People could share our order form (a Google Form) with friends and family, but that didn't allow the receiver to know much information about Cubby.
Though we provided multiple places for people to find information about how to order, how we work, how to pay, etc., we still received many direct messages asking us a variety of questions.
At this point, many of these challenges arose because we didn’t have a good place to share all essential information.
How do we encourage complete orders and high donations through transparency and a delightful ecommerce experience?
We were able to design a website that provided valuable information for both donors and fund recipients (current or potential) about how we work.
We used a Linktree for a short amount of time, but were able to easily develop a site with more flexibility and features. We also conducted a “competitive analysis” on similar efforts and noticed inefficiencies in their use of “link in bio” or “highlights” to provide clear information and transparency, such as a lack of information or a hard-to-navigate set of screenshots to share lots of information.
Because most potential donors were social media users, I designed a mobile site that would be accessed from the Instagram profile's bio section. This would serve to provide the following key features:
Our Instagram insights provided us with more detailed information about our followers, such as age, gender, location. This influenced us mostly in designing for the 23-30 year age group in mind.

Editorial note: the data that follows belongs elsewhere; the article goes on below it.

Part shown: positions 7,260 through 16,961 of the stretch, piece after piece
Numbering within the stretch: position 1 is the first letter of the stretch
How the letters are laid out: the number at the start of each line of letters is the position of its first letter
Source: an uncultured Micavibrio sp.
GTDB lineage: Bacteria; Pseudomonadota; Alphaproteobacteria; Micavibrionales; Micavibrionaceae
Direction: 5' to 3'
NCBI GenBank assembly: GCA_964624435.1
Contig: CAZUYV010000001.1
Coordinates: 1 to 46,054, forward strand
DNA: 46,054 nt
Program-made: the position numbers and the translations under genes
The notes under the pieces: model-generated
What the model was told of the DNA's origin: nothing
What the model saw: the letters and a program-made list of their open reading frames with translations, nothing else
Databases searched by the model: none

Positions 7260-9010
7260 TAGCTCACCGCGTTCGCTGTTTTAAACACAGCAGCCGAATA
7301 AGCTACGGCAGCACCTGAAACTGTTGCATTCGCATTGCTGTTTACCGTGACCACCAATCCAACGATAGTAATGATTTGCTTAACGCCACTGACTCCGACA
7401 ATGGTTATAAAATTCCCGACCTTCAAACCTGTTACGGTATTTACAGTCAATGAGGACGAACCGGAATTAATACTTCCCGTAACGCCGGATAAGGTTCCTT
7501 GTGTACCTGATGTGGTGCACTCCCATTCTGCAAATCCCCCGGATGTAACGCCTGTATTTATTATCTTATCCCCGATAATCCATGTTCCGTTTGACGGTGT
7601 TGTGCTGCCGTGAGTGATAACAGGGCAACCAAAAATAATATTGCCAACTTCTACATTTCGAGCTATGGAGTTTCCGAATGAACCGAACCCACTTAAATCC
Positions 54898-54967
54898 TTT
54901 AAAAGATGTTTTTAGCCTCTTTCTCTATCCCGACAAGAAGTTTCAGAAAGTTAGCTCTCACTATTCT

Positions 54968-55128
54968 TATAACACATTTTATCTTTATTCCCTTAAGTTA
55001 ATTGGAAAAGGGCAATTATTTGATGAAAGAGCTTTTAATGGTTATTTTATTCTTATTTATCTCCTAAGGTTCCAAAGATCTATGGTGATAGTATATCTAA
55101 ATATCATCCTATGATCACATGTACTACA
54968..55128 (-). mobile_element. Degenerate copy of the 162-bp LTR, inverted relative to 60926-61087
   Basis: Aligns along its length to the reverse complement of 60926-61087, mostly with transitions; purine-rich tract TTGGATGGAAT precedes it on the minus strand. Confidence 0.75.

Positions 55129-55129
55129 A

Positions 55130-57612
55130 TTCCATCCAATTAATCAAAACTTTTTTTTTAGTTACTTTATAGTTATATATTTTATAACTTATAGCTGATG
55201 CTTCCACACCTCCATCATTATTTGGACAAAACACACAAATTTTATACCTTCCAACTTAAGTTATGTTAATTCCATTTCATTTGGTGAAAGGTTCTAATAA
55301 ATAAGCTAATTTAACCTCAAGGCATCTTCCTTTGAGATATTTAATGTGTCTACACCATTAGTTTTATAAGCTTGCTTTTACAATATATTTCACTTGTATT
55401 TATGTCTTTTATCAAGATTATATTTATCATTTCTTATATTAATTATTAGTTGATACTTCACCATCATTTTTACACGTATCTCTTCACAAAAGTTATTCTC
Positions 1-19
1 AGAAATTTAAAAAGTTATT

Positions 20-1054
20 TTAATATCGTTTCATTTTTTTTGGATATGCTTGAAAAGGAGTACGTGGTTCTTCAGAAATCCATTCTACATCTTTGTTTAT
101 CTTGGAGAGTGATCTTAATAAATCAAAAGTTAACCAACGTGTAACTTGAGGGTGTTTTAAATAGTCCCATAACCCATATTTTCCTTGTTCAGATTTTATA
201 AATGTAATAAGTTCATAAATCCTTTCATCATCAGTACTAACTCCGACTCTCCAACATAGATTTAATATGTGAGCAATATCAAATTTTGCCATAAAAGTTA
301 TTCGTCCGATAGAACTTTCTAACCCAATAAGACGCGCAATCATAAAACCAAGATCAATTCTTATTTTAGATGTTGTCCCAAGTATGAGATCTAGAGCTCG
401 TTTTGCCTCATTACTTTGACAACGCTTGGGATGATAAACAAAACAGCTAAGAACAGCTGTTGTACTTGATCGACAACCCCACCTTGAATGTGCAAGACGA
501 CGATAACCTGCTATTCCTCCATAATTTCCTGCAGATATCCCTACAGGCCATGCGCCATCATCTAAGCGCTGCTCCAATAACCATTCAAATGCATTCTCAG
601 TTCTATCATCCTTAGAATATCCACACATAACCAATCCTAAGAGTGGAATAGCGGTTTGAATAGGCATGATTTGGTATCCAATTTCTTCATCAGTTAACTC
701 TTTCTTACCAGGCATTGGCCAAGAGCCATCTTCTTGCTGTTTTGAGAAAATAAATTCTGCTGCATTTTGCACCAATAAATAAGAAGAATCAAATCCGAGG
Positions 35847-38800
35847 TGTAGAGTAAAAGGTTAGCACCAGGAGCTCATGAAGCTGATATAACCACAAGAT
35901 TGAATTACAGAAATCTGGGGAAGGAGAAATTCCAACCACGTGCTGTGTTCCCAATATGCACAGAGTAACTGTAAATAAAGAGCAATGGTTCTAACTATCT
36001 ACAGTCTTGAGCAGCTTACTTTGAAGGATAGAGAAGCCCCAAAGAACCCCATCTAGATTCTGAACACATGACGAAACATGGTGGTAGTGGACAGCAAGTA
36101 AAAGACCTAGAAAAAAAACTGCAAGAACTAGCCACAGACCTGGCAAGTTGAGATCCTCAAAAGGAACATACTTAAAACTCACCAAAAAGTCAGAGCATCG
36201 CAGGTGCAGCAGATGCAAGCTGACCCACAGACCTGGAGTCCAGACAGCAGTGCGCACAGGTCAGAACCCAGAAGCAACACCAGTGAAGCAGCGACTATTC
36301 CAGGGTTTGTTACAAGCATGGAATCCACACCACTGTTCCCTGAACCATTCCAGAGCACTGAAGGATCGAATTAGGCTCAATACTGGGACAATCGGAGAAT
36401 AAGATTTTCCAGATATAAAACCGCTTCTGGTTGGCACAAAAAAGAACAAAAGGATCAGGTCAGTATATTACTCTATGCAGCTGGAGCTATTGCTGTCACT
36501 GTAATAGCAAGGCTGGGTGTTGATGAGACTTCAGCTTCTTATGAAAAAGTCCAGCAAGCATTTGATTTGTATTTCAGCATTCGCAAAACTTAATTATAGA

Instead of developing or integrating in-page features for everything, we relied on existing tools so that we could focus on the most necessary feature of our website that improved users' experience in order to gain orders. This also ensured that migrating to a website would be simple and easy for return donors. These tools also provided our team with efficient ways to streamline our operations.
Overtime, we expanded to offer more resources and pages. The simplistic navigation allowed us to continuously add any necessary pages and design each to their individual uses while sticking to a small design system.
Though we didn't have the capabilities to conduct formal user testing, we did see that our main problem: direct messages asking for ordering support + incomplete orders, did disappear almost entirely.
Additionally, we received positive feedback from users about the changes we'd made in response to their pain points thanking us for such changes and resources.
As Cubby saw multiple phases in providing space to order a doodle, the integration of this mobile website on its social media profile improved donation averages: from $18 per doodle to $38, and weekly orders stayed consistent and predictable.
The impact of this over the next 7 months raised $21,185 which was redistributed to 40+ BIPoC individuals seeking funds for tuition, housing, healthcare, education, and career prep in sets between $500 and $2,000.